Trying Saddam Hussein
International Law, NGOs, and the Death Penalty
About This Event

Immediately following the announcement of Saddam Hussein's capture by the U.S. military, many nongovernmental organizations and international institutions decried the idea of a trial by Iraqis. More importantly, they opposed the possibility of the death penalty as punishment for his crimes. Does international law preclude an eventual Hussein execution? Is it possible that Saddam will be adopted as the poster child of the human rights/anti-capital punishment movement?

Please join NGOWatch, a project of AEI and the Federalist Society, for a panel discussion on international law, NGOs, and the death penalty. CSIS fellow Larry Rothenberg will present a new NGOWatch paper on "International Law, American Sovereignty, and the Death Penalty." A panel discussion will follow.

Agenda

8:45 a.m.

Registration

9:00
Introduction:

Danielle Pletka, AEI

Presenter:

Larry Rothenberg, Center for Strategic and International Studies

Panelists:

Hadley Arkes, Amherst College


Walter Berns, AEI


Tom Malinowski, Human Rights Watch

10:30

Adjournment

Event Summary

January 2004
Trying Saddam Hussein

Immediately following the announcement of Saddam Hussein's capture by the U.S. military, many nongovernmental organizations and international institutions decried the idea of a trial by Iraqis. More importantly, they opposed the possibility of the death penalty as punishment for his crimes. Does international law preclude an eventual Hussein execution? Is it possible that Saddam will be adopted as the poster child of the human rights/anti-capital punishment movement? On January 15, 2004, AEI hosted a panel to discuss the broader implications of the trial of Saddam Hussein.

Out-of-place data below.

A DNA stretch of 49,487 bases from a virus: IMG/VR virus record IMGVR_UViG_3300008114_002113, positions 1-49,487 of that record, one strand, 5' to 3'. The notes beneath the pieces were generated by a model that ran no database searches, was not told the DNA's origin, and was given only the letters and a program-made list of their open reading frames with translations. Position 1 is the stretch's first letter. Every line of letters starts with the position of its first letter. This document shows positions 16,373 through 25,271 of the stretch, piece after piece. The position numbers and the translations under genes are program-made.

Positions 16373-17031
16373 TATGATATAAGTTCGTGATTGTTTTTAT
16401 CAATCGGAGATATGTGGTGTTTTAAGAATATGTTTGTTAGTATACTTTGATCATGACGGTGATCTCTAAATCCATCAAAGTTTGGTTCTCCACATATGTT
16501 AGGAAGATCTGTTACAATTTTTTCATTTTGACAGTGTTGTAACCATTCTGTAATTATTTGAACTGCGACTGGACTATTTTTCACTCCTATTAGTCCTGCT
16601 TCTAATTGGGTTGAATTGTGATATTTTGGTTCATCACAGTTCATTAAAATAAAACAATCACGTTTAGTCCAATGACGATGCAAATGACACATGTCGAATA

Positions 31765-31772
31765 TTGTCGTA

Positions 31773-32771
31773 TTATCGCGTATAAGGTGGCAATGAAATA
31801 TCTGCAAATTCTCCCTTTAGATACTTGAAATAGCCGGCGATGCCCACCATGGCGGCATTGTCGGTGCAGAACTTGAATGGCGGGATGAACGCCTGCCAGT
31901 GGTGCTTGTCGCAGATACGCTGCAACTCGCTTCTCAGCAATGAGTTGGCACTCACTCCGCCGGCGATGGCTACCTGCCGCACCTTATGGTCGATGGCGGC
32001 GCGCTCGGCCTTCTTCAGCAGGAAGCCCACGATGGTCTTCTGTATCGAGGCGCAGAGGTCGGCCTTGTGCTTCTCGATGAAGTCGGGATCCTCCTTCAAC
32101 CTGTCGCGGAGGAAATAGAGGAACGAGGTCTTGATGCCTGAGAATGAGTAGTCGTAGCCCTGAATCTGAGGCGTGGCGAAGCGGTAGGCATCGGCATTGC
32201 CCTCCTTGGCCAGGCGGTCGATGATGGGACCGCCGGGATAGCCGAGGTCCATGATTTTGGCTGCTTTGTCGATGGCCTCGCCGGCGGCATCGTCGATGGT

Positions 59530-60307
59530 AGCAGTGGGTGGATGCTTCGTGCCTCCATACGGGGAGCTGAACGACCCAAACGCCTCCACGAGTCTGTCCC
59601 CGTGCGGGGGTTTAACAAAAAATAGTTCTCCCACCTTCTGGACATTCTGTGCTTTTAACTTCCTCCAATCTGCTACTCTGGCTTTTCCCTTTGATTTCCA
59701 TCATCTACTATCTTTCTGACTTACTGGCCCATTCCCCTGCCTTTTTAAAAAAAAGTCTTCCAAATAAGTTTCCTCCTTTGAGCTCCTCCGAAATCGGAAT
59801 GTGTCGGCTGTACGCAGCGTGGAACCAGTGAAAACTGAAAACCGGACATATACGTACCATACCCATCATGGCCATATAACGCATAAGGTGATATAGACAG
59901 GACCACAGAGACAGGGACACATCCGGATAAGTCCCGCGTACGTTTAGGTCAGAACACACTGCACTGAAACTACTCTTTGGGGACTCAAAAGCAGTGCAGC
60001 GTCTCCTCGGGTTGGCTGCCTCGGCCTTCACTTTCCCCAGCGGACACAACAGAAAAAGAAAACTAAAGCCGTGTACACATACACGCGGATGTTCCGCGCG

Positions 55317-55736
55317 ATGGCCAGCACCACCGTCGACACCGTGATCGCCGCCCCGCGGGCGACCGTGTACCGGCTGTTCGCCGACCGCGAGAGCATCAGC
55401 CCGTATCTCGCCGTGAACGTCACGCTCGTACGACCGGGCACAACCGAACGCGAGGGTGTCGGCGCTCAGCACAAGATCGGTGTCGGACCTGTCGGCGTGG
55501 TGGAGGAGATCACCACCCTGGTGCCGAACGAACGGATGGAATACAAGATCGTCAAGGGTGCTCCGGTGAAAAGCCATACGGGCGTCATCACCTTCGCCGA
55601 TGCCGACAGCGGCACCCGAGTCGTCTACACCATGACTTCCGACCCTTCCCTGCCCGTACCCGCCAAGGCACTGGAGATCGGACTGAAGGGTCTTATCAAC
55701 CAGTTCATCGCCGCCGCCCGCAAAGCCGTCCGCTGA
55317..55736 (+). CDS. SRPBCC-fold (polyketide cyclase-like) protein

Larry Rothenberg
Center for Strategic and International Studies

Saddam Hussein's capture was prelude to an even more difficult task: resolving the debate about the nature of his trial, the use of the death penalty in Iraq, and the question of the international community's involvement in Iraq war crimes tribunals. Saddam is guilty of all three crimes defined by international law (crimes against humanity, genocide, and war crimes). He is responsible for the death of at least three hundred thousand Iraqi people in addition to the hundreds of thousands of tortures that he authorized. He committed genocide in targeting the Kurds, the Shiites, and smaller minority groups on the basis of their ethnic affiliation. He used chemical weapons during his invasion of Iran and ordered the abuse of prisoners of war and civilians alike during his invasion of Kuwait.

Saddam's trial must be done correctly, not primarily to establish his guilt, but to provide catharsis for his victims and establish a historical record of the reality of his regime. Establishing domestic legitimacy is far more important than international legitimacy: it was the Iraqi people who suffered under Saddam's regime. The best option is to have a mostly domestic Iraqi tribunal with the involvement of experts from around the Muslim and Arab world. It is difficult to define a punishment for the murder of over three hundred thousand people, but the death penalty is surely appropriate in this case.